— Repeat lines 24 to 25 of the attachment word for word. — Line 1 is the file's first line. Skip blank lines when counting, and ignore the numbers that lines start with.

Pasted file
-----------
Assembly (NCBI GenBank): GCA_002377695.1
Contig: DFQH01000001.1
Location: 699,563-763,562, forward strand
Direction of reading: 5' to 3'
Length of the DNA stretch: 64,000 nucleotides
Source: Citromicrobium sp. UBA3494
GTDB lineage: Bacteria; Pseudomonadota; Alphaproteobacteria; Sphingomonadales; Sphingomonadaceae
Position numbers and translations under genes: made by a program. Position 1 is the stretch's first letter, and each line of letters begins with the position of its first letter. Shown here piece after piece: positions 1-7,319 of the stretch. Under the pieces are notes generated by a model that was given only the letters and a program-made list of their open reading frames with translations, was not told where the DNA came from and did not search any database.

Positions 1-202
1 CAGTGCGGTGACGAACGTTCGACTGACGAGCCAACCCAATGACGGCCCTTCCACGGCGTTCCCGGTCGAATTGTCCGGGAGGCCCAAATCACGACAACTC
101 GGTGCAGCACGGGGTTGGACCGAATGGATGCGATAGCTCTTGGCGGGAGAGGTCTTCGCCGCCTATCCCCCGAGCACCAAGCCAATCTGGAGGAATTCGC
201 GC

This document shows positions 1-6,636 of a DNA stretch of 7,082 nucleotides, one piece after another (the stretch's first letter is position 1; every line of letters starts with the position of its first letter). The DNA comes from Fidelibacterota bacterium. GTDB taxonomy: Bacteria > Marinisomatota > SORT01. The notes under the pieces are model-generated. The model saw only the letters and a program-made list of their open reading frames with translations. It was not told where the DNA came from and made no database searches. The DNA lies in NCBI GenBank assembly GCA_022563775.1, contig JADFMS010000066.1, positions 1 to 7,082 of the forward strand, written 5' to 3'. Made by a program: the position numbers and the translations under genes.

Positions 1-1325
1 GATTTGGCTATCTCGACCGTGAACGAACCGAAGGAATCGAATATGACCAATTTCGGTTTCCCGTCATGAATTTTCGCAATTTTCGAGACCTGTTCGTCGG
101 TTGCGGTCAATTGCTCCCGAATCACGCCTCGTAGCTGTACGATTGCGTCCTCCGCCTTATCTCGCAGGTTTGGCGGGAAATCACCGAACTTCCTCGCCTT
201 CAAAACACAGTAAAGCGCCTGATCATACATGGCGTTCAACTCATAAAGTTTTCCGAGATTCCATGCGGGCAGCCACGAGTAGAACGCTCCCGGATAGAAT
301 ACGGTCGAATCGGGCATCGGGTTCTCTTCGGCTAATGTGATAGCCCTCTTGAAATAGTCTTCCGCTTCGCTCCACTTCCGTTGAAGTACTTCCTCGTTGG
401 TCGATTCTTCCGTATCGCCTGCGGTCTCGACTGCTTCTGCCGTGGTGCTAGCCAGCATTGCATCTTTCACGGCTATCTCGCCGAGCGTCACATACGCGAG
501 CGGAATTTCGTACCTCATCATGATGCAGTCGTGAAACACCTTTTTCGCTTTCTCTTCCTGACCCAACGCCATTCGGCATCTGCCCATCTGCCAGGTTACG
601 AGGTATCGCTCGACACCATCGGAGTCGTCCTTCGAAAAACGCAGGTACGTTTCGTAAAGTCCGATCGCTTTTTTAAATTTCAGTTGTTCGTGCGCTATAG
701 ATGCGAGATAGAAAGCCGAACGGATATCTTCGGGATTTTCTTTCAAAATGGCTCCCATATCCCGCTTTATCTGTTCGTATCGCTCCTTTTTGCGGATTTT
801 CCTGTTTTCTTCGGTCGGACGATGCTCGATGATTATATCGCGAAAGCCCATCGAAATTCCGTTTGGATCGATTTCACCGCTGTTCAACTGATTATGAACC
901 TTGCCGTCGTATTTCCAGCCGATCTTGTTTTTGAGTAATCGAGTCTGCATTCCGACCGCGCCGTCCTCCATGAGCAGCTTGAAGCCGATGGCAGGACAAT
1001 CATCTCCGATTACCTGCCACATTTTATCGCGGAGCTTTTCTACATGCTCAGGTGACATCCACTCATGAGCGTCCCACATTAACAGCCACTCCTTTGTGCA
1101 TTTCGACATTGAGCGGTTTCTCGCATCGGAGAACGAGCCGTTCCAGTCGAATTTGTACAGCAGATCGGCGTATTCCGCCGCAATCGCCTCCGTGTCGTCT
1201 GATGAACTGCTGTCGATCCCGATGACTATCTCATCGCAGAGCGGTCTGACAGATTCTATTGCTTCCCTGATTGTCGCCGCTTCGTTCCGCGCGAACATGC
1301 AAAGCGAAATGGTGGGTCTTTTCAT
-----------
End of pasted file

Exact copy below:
901 TTGCCGTCGTATTTCCAGCCGATCTTGTTTTTGAGTAATCGAGTCTGCATTCCGACCGCGCCGTCCTCCATGAGCAGCTTGAAGCCGATGGCAGGACAAT
1001 CATCTCCGATTACCTGCCACATTTTATCGCGGAGCTTTTCTACATGCTCAGGTGACATCCACTCATGAGCGTCCCACATTAACAGCCACTCCTTTGTGCA